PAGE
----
The legal frameworks of the Baltic countries were drafted under a mutual agreement to allow standardization of conditions and facilitate the cross-border transfer of assets, wherever possible. This enables local banks that operate cross-border to combine the assets from one, two, or all three of the Baltic States under one covered bond program. Having a combined outstanding mortgage market of €24.2 billion as of year-end 2021, the alignment of the frameworks significantly increases the volume of available mortgage loans for cover pool purposes and allows issuers to optimize funding costs.

The latest benchmark issuance from the region was done over a year ago when Estonia's Luminor Bank issued its second benchmark transaction in May 2022. In the same year it also issued a total of €750 million of retained issuances. The second issuer from the region, LHV Pank AS has not issued since it debuted with two smaller issuances in the summer of 2020. As of end-March 2023, Luminor Bank's cover pool comprises residential mortgages from all three Baltic States, while LHV's pool only includes Estonian residential mortgage loans.


Korea and Singapore pioneered covered bond issuance in developed Asia. As customer deposits primarily fund local banks, their main motivation in establishing covered bond programs was to manage asset liability mismatch risk and diversify their funding sources. In 2018, the first covered bond program was set up in Japan. Because there is no dedicated local covered bond legislation, the program was based on a contractual structure.

Despite a surge in liquidity following the COVID-19 pandemic, Asian banks remained active in the covered bond market, a testament to the strategic importance that the product plays in their funding strategies.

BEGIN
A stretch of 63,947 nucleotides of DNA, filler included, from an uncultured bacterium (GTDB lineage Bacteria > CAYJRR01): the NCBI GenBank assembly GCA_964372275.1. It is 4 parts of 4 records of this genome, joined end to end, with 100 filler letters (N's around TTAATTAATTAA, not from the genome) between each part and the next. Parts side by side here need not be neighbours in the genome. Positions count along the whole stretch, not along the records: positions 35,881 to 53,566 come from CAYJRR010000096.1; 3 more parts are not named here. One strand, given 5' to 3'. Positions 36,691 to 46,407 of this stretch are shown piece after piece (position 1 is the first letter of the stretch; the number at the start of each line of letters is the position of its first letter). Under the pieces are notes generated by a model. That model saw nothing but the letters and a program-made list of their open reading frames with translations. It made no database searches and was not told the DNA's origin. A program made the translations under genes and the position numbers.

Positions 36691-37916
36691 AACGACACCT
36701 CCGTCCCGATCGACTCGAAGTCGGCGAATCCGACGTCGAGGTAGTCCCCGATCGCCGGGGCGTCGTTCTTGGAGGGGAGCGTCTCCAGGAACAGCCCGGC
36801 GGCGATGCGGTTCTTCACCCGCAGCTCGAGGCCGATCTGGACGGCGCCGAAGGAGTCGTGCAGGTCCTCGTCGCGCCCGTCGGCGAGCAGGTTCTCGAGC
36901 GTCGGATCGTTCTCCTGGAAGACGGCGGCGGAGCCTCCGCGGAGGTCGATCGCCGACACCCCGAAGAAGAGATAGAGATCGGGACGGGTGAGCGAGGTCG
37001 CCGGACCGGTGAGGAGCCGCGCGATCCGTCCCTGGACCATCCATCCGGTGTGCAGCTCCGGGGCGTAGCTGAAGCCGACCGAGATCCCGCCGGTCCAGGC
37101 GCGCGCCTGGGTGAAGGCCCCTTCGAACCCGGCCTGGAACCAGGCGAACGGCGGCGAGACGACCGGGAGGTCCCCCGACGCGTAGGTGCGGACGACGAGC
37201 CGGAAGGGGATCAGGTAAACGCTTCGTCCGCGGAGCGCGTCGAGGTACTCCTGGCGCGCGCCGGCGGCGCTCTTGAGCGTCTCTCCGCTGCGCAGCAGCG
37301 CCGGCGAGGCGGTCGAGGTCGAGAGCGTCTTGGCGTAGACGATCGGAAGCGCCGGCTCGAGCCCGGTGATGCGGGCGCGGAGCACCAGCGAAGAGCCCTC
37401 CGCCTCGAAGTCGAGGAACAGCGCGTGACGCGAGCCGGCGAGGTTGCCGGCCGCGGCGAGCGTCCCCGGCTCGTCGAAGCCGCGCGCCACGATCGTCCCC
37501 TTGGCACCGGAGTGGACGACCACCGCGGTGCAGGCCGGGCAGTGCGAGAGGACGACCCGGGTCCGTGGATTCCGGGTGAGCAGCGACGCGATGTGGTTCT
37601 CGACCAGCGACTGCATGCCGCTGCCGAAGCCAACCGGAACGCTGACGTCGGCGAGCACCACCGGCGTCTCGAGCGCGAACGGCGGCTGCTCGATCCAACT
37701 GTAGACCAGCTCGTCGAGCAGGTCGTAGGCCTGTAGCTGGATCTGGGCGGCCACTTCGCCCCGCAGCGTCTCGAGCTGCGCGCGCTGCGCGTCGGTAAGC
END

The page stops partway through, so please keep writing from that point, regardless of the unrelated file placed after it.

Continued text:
Chart 3


We expect that issuance in developed Asia will be restrained by the availability of customer deposits, limited funding needs in foreign currencies, and weakening loan growth. Further growth will probably come through new issuers entering existing markets and legislative and regulatory initiatives.

We see greater growth potential in developing Asia, where we expect that housing finance needs will grow substantially, but legislative developments will be essential.

South Korea.   Covered bonds can be issued through the Covered Bond Act and the Korea Housing Finance Corp. Act. The Korean Housing Finance Corp. (KHFC) has issued covered bonds since 2010, joined by Kookmin Bank in 2015. Since then, KHFC issued the first social covered bond from Asia and the first Korean euro-denominated covered bond in 2018, and KEB Hana Bank established its own program and inaugural euro-denominated issuance in January 2021.

The Korean Financial Services Commission a few years ago adopted several measures to encourage covered bond issuance, including reduced registration fees for bond issuance and lower capital requirements for covered bond investors. These measures incentivized the issuance of South Korean won-denominated bonds, and since 2019 five financial institutions, including KHFC, have issued covered bonds in the domestic market.

We expect Korean issuers to continue using covered bonds, both domestically and internationally, to diversify their funding base and mitigate asset-liability risk.

Singapore.   The regulatory framework for the issuance of covered bonds by banks incorporated in Singapore was established on Dec. 31, 2013, and refined on June 4, 2015, through the Monetary Authority of Singapore (MAS)'s Notice 648.

With the legislative framework in place, the three major domestic banks have already set up their programs and issued cumulatively the equivalent of more than €15 billion as of May 2023. An increase in the asset encumbrance limit to 10% from 4% of the issuer's total assets since October 2020 has provided more headroom for further issuance and will probably attract new banks to the market. However, overall supply will likely be limited because banks in Singapore are mostly funded by depositors and have limited funding needs in foreign currencies.